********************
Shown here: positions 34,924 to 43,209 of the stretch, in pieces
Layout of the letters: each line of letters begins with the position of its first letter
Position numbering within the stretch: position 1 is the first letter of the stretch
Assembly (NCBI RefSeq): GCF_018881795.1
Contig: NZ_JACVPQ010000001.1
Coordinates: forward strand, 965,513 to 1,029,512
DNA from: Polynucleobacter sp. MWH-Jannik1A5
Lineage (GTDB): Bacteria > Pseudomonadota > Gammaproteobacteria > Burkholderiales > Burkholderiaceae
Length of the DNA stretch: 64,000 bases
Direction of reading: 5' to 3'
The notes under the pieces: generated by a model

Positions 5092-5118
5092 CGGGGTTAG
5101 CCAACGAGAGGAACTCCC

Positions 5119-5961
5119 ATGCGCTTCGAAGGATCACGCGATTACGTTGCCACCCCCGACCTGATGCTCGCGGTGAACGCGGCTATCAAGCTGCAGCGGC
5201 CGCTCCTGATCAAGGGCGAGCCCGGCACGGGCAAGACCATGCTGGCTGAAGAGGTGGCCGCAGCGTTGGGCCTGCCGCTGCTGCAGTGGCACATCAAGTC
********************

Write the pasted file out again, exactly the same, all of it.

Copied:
Shown here: positions 34,924 to 43,209 of the stretch, in pieces
Layout of the letters: each line of letters begins with the position of its first letter
Position numbering within the stretch: position 1 is the first letter of the stretch
Assembly (NCBI RefSeq): GCF_018881795.1
Contig: NZ_JACVPQ010000001.1
Coordinates: forward strand, 965,513 to 1,029,512
DNA from: Polynucleobacter sp. MWH-Jannik1A5
Lineage (GTDB): Bacteria > Pseudomonadota > Gammaproteobacteria > Burkholderiales > Burkholderiaceae
Length of the DNA stretch: 64,000 bases
Direction of reading: 5' to 3'
The notes under the pieces: generated by a model

Positions 5092-5118
5092 CGGGGTTAG
5101 CCAACGAGAGGAACTCCC

Positions 5119-5961
5119 ATGCGCTTCGAAGGATCACGCGATTACGTTGCCACCCCCGACCTGATGCTCGCGGTGAACGCGGCTATCAAGCTGCAGCGGC
5201 CGCTCCTGATCAAGGGCGAGCCCGGCACGGGCAAGACCATGCTGGCTGAAGAGGTGGCCGCAGCGTTGGGCCTGCCGCTGCTGCAGTGGCACATCAAGTC